Russ is an Atlanta rapper who prides himself on his proven knack for defying the traditional path to music success and offering others a blueprint to follow.
He is a quintessential rags-to-riches story. Born in New Jersey on the 26th of September 1992 and coming from humble beginnings, the rapper moved around to support his father’s career before settling in Atlanta, Georgia. In his budding days as an aspiring artist, he recounts being the sole provider of his family.
The prolific rapper, songwriter, singer, and record producer got his start as an independent artist doing everything himself in his Atlanta basement—not by preference but by necessity. He wrote, produced, mixed, and mastered his tracks.
Russ took an interest in music at the age of 7 when he would write raps in a notebook. At 14, he was making beats, and at 19 (2011), he was actively pursuing a career as a rapper.
Right from the get-go, Russ’s winning formula in the industry seemed to be hinged on a seemingly unyielding determination, clear goals, and consistency in what he does. Before his breakthrough as a household name; before sitting on the throne of Billboard’s Hot 100; before landing a multi-million dollar partnership with Columbia Records; before even joining SoundCloud in 2014 as a relatively unknown artist, Russ had dropped 11 mix-tapes.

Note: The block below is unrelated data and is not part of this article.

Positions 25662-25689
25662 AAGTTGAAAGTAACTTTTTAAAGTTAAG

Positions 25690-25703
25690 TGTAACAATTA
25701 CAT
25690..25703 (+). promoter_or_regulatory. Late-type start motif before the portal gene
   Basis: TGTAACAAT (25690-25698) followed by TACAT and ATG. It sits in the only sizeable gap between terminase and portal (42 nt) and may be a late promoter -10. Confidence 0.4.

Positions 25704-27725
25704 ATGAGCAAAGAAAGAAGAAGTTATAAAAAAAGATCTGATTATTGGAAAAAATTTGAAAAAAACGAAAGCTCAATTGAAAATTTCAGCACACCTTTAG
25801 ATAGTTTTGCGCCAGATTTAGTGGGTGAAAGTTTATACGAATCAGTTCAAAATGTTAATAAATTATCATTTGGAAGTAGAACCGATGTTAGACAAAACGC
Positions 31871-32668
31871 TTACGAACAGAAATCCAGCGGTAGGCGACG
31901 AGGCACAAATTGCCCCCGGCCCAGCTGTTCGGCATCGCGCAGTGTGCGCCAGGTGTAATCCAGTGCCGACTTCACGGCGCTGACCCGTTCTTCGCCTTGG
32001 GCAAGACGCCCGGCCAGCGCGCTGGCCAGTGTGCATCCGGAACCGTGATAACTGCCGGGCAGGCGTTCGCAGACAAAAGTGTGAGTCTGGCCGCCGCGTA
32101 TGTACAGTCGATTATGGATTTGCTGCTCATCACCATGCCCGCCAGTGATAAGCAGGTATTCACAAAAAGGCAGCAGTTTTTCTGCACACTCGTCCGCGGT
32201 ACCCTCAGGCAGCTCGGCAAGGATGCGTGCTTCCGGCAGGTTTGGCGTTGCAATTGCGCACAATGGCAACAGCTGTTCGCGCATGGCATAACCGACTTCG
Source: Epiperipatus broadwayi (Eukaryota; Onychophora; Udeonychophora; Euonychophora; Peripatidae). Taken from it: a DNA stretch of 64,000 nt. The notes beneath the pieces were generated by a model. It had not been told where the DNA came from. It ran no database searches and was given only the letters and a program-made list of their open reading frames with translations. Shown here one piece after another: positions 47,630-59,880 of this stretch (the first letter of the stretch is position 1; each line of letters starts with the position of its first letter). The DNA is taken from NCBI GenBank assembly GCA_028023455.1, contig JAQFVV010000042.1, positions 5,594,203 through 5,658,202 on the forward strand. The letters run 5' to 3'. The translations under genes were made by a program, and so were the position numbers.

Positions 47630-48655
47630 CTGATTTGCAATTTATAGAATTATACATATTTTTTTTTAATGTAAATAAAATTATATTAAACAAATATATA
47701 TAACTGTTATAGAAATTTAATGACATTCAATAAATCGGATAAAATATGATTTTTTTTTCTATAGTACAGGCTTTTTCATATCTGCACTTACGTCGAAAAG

Russ’s songs started garnering attention on SoundCloud in 2015. In particular, his track “What They Want” still ranks as one of the most successful hits, with over 350 million views on YouTube. The Russ song was certified Platinum by the Recording Industry Association of America (RIAA).
Other popular Russ songs include:
- Losin Control
- Psycho, Pt. 2
- Ain’t Nobody Takin My Baby
- Pull the Trigger
- Missin You Crazy
- Do It Myself
- Best on Earth
- Civil War
- Me You